Tuesday, 31 July 2012
Paul Celan, Ursula Le Guin, and the Rose
This work of art is by Charles Rennie Mackintosh, the Scottish Art Nouveau designer and artist who was known for his stylised depictions of roses.
For some time, my subconscious mind has been working on a connection between Ursula Le Guin, the great American writer of science fiction and fantasy, and Paul Celan, who needs little introduction on this poetry blog. The connection came through a short story by Le Guin from the 1970s called 'The Diary of the Rose', which appears in a collection titled The Compass Rose. The story is about a totalitarian society where an obedient and repressed "psychoscopist" named Rosa works on patients who are apparently mentally ill, but who are plainly just considered a liberal or democratic threat by the government. She is assigned to a patient named Flores Sorde, which may be transliterated as "deaf flowers", or perhaps more accurately in the context of the story, "muffled" or "voiceless" flowers.
In the world of this story, psychoscopists are able to use sophisticated equipment to literally see the innermost workings of a patient's mind, as visual images. In the complex, multi-layered mind of Flores Sorde, she sees a vivid image of a rose.
I have never seen any psychoscopic realisation, not even a drug-induced hallucination, so fine and vivid as that rose. The shadows of one petal on another, the velvety damp texture of the petals, the pink color full of sunlight, the yellow central crown - I am sure the scent was there if the apparatus had olfactory pickup - it wasn't like a mentifact but a real thing rooted in the earth, alive and growing, the strong thorny stem beneath it. (from 'The Diary of the Rose')
Flores Sorde is showing something to Rosa that she vitally needs to know. She sees it, but the breakthrough is not enough to save either of them.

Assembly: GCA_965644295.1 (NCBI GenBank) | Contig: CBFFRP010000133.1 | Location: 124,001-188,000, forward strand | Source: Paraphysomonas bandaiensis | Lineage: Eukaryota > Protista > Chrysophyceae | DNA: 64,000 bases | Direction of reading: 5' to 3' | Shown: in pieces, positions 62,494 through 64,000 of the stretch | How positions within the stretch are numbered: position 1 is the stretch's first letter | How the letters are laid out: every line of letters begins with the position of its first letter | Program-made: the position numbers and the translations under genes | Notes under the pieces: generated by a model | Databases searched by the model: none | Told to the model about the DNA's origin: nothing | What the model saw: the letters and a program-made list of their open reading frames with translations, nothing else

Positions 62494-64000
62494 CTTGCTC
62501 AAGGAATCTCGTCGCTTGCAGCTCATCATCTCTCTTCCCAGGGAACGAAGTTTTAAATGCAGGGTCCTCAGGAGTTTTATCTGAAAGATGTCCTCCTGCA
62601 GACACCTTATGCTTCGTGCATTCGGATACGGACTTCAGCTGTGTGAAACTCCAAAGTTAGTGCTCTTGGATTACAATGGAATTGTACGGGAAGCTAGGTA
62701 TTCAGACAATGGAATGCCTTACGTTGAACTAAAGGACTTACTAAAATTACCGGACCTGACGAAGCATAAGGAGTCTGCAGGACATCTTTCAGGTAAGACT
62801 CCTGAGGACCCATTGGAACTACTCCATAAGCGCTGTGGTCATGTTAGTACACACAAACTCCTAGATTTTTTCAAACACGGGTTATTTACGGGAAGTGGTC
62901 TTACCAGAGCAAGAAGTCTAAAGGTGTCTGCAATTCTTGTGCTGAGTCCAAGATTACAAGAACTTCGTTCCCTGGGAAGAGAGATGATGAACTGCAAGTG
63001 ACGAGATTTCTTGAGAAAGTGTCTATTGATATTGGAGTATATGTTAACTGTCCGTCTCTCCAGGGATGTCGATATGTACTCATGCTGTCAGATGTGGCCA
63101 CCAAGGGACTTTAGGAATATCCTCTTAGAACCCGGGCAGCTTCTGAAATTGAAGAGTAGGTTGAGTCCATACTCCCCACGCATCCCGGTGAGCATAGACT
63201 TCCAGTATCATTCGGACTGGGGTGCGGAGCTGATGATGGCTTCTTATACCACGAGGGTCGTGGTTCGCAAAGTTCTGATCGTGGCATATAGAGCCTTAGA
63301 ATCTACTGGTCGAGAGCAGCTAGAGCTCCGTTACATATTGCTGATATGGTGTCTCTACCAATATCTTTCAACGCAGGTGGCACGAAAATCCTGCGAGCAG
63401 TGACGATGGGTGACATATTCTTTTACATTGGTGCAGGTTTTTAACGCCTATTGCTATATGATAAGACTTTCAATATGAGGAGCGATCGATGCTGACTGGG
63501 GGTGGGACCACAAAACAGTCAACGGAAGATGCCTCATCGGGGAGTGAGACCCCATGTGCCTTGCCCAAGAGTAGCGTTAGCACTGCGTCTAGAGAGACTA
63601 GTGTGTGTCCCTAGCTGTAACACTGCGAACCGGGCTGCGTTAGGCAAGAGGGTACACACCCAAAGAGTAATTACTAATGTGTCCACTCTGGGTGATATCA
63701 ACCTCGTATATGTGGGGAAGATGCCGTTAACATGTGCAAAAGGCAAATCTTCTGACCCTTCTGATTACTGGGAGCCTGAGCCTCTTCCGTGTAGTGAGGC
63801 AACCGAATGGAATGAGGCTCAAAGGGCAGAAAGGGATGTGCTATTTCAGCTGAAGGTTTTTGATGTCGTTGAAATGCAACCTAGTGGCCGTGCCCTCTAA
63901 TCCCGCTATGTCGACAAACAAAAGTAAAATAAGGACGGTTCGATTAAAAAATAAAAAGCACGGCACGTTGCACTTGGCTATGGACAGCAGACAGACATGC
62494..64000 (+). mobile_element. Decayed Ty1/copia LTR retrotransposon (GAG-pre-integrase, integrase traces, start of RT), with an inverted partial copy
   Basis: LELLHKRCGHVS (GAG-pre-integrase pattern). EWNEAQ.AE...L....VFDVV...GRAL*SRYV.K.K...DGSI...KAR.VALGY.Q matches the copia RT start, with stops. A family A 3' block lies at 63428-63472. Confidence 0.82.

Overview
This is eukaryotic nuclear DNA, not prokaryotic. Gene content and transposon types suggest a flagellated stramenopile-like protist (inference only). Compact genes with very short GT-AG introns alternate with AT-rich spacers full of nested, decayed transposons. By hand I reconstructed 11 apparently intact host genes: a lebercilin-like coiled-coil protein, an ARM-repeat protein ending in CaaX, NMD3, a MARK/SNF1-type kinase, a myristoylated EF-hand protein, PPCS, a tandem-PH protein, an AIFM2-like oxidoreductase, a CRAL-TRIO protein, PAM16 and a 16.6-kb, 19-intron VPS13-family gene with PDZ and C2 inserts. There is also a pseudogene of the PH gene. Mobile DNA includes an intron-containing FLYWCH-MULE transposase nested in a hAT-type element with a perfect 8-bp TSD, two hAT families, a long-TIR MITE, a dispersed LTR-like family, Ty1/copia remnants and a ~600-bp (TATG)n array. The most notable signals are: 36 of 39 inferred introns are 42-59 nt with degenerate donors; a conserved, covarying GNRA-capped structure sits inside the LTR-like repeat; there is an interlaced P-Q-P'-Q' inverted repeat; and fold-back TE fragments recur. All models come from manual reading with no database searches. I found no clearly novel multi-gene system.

In the poems of Paul Celan, images of plants and growing things recur, and especially the rose. One of his most famous collections is called Die Niemandsrose, or The No-One's Rose. This title is taken from a poem called 'Psalm', which may be found (among others) in translation by John Felstiner, on this link (scroll down almost to the bottom to find this poem in particular):
PSALM (Paul Celan)
(The link is on the New York Times website and seems to be giving some trouble: if you can't access it, I suggest doing a search for "Paul Celan", "Psalm" and "John Felstiner" and you should be able to find the link and access it that way.)
Through this story by Ursula Le Guin, I understood something about what Celan was doing. His poems are abstract and surreal, so often, but what we are "seeing" when we read his poems is a direct projection, from his tortured mind, of the rose. Which is, of course, much more than a rose.
Poetry is so often about access: more direct than in so many other art forms, and that is why it takes us closer to the truth. Le Guin's 'The Diary of the Rose', and Celan's 'Psalm', and other of Celan's poems, are in part about access to the mind and heart - its dangers and its revelatory blessings. I don't know if Le Guin (who is also a poet) has read Celan, but it doesn't even matter. The connection is there and is entirely real, in any case.